Defying adversity via art

Saturday, 5 January 2019 00:10 -     - {{hitsCtrl.values.hits}}

Priya Goonetilleke is a career artist who is very much a self-taught one. Being the daughter of art critic, journalist and diplomat the late L.P. Goonetilleke, she says her father was her greatest inspiration. Priya, who has started her art journey back in the ’70s, is a senior artist commanding much respect and appreciation in the art scene in Colombo. Her last exhibition ‘Escape 2’ held in March last year was very successful and brought in a lot of change to the approach and style of her paintings. The loss of both her legs due to medical complications did not result in her backing down in any way as an artist and as a performer. She is an inspiration to everyone and her courage to keep going teaches us that the only disability that stands in our way is our own mind. Following are excerpts of an interview:

By Ruwandi Gamage

Q: How did you start this journey of painting? What were your inspirations? 

A: The first-hand exposure to Sri Lankan masters of painting was my first inspiration. I was about eight years old when it made a big impact on me being around them. I never learnt and was never coached how to do art; everything was always on the run. I was self-taught from the get-go.

Exposure to the works of local art masters with various styles inspired me and my style of art. Masters like George Keyt, G. S. Fernando, the watercolour master, Senaka Senanayake who my father discovered and sponsored, who is still the number one selling artist in the world, and A.C.G.S. Amarasekera were the ones who made me want to start painting. I see myself as very small compared to the masters. 

My father, being a painter and an art critic, was always in the limelight and it was very difficult for me to come forward because I wanted to be different. I did participate in competitions and exhibitions and tried to put myself out there. My father was my greatest inspiration. He was also my greatest critic. But he always let me do art the way I wanted to do it and never directed me or controlled my style, approach, or medium.  My first exhibition was held when I was 17 years old at the Lionel Wendt. About three years later I had another one and during this time I got involved with music too. My time was divided between my music and my paintings. I was involved in performing professionally since the ’70s.

My paintings have so much variance and look like they came from 10 different people. When Arthur C. Clarke came to one of my exhibitions, he had told my father that the paintings didn’t look like they were done by one person because they were varied, my themes were varied, and my approach was different in each one.  The most realistic pieces I’ve done in the past are in ink, using black gel pen because it is easier to put detail on paper and complete a picture. And then of course if I want to take time, I sit down and do it with colours. I enjoy doing the colour ones because most people enjoy my colour paintings. My father always believed that my line drawings were better than my colour paintings.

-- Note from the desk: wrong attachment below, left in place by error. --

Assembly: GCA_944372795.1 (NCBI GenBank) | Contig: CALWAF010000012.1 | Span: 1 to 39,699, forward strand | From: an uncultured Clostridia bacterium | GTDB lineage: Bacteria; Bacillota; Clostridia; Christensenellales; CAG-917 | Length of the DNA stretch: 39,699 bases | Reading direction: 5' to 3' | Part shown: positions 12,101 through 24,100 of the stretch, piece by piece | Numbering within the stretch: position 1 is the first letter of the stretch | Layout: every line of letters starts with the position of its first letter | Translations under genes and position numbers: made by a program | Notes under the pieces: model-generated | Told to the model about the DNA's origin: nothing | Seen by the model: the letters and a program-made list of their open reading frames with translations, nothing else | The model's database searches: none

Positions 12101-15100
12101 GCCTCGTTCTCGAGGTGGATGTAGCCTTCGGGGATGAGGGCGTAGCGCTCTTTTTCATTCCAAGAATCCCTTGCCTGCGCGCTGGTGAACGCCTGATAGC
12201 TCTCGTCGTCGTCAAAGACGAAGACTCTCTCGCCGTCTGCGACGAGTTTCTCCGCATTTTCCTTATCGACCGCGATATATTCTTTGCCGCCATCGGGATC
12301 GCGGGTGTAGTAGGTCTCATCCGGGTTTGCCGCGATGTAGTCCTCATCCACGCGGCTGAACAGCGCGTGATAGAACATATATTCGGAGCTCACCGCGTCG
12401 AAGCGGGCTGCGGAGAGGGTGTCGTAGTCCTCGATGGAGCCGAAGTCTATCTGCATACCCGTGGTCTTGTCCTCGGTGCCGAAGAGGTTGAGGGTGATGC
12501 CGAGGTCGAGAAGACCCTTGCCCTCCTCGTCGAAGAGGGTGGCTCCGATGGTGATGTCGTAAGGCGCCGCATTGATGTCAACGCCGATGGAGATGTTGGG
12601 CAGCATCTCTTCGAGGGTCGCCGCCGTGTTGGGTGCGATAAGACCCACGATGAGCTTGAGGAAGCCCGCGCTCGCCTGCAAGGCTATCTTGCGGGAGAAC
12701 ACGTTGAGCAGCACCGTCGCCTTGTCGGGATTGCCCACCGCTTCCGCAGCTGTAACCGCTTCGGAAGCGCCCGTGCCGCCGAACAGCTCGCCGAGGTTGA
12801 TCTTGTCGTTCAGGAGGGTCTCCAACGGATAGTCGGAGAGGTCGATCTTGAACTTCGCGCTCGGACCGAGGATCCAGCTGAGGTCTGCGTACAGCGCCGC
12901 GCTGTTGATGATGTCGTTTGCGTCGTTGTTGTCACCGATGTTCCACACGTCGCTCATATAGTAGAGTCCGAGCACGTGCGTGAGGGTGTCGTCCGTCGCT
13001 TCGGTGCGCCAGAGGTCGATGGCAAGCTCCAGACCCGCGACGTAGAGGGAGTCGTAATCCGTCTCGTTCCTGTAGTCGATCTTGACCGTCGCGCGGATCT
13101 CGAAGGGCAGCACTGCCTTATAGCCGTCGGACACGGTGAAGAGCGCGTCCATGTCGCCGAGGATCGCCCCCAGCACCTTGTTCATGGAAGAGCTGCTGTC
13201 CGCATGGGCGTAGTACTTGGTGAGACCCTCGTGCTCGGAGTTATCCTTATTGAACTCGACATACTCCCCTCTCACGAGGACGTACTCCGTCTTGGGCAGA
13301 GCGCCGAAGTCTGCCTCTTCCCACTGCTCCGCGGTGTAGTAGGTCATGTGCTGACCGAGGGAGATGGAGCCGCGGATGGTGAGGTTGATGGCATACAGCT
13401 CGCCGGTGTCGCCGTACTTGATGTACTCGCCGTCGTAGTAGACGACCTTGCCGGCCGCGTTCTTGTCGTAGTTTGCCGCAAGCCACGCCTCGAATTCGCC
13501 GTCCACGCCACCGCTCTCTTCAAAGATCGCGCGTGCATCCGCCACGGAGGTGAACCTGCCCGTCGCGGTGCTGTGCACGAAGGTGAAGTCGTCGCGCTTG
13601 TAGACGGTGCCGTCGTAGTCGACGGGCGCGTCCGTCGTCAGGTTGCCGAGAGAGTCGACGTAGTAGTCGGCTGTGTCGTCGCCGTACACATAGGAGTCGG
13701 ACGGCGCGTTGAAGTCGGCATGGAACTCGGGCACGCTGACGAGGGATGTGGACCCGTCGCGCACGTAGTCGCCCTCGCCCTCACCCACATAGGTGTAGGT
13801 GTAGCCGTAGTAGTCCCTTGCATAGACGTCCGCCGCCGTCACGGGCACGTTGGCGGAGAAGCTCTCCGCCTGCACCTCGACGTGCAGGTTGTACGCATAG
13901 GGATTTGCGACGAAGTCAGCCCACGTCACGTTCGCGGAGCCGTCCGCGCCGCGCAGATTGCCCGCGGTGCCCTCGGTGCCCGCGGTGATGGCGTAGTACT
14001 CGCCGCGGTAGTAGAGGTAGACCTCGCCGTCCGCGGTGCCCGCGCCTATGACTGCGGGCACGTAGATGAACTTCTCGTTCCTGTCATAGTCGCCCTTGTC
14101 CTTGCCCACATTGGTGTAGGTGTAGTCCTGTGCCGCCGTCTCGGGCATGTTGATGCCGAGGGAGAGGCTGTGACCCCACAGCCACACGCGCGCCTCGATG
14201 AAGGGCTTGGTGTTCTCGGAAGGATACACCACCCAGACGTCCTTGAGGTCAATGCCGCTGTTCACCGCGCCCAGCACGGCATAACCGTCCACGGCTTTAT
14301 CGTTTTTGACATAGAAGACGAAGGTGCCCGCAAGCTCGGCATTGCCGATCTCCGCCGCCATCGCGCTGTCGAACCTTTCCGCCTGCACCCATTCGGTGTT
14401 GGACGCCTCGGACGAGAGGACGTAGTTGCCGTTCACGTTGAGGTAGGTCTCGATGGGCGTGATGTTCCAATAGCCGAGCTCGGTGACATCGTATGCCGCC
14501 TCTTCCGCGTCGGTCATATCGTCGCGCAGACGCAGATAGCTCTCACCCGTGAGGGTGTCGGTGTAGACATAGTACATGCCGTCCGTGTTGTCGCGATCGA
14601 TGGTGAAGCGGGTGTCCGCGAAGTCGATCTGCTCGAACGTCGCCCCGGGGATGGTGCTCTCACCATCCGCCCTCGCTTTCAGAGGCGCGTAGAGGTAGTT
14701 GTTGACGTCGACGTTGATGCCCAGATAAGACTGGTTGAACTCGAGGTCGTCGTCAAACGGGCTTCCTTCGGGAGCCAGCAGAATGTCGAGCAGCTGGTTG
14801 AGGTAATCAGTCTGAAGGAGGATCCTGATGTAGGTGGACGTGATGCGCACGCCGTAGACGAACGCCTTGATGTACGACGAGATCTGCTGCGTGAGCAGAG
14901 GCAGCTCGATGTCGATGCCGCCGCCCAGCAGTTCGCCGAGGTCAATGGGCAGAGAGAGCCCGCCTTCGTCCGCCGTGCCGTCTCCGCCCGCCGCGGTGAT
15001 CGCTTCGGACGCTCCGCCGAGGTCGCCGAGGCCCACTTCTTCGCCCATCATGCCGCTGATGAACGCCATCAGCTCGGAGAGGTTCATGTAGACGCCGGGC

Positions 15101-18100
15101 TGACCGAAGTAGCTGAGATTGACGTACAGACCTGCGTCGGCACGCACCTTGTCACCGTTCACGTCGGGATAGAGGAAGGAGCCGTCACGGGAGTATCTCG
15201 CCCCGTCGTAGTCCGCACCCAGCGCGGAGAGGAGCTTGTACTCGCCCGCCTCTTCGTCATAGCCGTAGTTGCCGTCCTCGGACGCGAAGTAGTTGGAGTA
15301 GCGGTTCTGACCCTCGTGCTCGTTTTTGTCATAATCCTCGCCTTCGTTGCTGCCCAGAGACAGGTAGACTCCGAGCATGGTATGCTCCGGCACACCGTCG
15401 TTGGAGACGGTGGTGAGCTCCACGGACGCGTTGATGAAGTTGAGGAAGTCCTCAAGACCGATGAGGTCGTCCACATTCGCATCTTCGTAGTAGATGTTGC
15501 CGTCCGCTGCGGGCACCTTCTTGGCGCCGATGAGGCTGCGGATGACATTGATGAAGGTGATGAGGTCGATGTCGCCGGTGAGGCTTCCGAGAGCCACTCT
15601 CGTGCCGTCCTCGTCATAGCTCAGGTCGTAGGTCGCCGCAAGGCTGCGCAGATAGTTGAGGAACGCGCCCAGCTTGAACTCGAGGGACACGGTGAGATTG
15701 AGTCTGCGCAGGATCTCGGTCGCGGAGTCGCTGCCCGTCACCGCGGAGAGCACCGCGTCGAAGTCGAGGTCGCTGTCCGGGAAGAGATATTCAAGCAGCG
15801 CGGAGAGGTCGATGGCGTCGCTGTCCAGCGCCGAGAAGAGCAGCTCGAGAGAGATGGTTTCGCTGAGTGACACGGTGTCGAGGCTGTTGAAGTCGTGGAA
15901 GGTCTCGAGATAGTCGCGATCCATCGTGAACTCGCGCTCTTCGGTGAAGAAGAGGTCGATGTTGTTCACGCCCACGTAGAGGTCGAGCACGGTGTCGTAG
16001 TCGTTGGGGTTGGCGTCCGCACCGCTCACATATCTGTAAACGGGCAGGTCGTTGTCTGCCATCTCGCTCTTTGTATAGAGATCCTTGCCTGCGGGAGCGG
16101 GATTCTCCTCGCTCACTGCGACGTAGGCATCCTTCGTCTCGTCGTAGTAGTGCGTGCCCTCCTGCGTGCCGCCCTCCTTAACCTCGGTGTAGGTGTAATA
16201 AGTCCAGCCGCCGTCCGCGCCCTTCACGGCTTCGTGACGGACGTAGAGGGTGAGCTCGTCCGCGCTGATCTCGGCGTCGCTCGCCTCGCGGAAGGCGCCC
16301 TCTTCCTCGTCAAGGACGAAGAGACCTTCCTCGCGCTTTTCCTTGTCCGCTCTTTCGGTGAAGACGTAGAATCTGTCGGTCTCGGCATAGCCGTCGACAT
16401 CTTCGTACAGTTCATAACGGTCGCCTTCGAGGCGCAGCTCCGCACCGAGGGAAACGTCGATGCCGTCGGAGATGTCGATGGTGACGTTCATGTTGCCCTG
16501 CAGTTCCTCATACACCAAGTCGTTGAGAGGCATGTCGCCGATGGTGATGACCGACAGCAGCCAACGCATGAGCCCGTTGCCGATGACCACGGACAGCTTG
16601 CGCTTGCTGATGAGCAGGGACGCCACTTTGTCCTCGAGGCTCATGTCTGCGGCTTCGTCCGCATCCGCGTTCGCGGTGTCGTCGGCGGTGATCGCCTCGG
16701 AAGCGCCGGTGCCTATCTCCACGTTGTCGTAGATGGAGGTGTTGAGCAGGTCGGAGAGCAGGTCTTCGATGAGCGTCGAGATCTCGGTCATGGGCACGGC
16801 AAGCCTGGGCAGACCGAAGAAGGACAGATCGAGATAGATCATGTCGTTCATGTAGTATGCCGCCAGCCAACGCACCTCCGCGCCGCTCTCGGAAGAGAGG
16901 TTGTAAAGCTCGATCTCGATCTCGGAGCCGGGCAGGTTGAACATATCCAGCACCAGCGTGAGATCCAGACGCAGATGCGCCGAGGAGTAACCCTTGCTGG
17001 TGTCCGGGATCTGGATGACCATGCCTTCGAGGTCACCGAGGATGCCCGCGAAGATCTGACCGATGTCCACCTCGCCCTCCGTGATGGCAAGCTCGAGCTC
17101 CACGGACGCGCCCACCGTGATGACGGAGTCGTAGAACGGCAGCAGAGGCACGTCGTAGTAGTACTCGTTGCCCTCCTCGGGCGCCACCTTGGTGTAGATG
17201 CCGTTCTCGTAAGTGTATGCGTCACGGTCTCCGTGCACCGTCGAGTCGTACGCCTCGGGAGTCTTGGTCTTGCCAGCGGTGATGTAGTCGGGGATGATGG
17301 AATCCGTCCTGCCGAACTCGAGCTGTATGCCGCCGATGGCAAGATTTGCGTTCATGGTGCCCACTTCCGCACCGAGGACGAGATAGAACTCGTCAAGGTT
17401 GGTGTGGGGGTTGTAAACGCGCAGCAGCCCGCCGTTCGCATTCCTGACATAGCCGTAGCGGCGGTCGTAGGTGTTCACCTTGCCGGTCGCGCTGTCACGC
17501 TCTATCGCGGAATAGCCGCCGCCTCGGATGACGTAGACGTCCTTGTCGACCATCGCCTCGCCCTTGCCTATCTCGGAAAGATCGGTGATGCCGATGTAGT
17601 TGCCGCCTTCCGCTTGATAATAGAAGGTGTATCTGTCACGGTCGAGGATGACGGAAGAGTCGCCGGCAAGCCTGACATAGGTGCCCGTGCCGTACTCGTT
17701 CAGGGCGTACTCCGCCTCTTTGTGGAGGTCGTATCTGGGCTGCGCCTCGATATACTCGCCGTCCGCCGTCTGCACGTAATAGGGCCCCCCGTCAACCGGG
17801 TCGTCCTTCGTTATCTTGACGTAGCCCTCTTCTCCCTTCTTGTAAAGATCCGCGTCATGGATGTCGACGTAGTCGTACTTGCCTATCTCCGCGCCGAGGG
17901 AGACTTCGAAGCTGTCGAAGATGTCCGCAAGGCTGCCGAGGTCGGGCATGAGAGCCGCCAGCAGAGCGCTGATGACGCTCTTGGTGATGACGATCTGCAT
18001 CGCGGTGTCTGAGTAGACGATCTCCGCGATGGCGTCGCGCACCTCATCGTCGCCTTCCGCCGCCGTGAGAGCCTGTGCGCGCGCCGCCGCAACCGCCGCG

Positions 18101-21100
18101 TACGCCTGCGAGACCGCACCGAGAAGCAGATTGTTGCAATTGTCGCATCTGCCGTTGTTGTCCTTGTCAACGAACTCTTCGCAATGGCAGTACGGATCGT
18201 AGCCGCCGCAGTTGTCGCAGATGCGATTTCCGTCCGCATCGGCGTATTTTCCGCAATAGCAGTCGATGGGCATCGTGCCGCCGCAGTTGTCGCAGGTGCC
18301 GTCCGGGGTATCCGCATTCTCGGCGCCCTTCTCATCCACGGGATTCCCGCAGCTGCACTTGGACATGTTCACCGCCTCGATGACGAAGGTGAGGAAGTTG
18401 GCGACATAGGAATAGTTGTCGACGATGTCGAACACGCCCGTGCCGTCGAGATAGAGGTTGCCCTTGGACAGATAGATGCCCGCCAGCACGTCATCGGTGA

Q: How do you prepare for an exhibition?

A: During the ’70s I had three exhibitions with long time gaps between, taking my time to prepare for them, because then I could assemble a collection. Then I had ‘Escape’ in 2014 and ‘Escape 2’ in 2018. Painting or assembling a collection for an exhibition is wrong. You are inspired differently if you work towards something and if you are to reach out from within as it comes out, then you take a lot more time and incorporate more emotion into the picture. I like to have the freedom and the space to do my paintings as they go and not work on pieces because I need them for an upcoming exhibition. When I start to paint again, I look at my old paintings and get inspiration from them. I figure out how I could do it better and what other theme I can use. I love doing landscape, all in my own style, interpreting the colours and things like that. I have always loved nature. 

The success of my paintings is finding that light that comes from within which reaches out to you. I use many blues in my work probably when I am emotional and maybe feeling down. When I use greens in my paintings, I always use a flaming red sky to complement the green, to indicate life in the painting, and so I get my message through. 

Q: Do you travel to get inspiration for your paintings?

A: I do not travel specifically thinking I’m going to paint. I don’t carry around my art supplies wherever I go. My art is from the memories of the places I’ve visited or seen. It all comes from my memory and I work on it in stages. I start work from the bottom and get to the top. I haven’t been to Nuwara Eliya in years, but I have the memories from the times I have visited in the past. I adapt from memory and do my paintings. 

Most places I don’t sit around and draw, I take it in and draw with memory and change it into my own interpretation of the experience.

Q: Let’s talk about your style of art. Has it evolved through the years?

A: Through the years I have changed my style of painting landscapes. It is a little more contemporary or modern than earlier and it is pieces of work that could hang as interior décor. Most people like my present style, which is fusing white with other colours, creating more of a misty or fantasy-like appearance.

My change of style since ‘Escape’ was much more appealing. Escape was more about fantasy, faces and my twig art. ‘Escape 2’ had more landscape, vibrant colours, and more white incorporated. And it did work, because more people liked it.

It’s very important to relate to those who might buy my paintings and where they would hang it when I do my paintings. It’s pointless doing an abstract work if it doesn’t mean a thing to the person who’s willing to buy or if it doesn’t make sense in the place where they want to hang it. Like in Buddhism it’s the middle path I take to decide how a painting would be completed. I take 50% of what I like and 50% of what they would like and incorporate it into my work, because in the end when they purchase it, they are the owners of it. I must relate to people’s personal preference.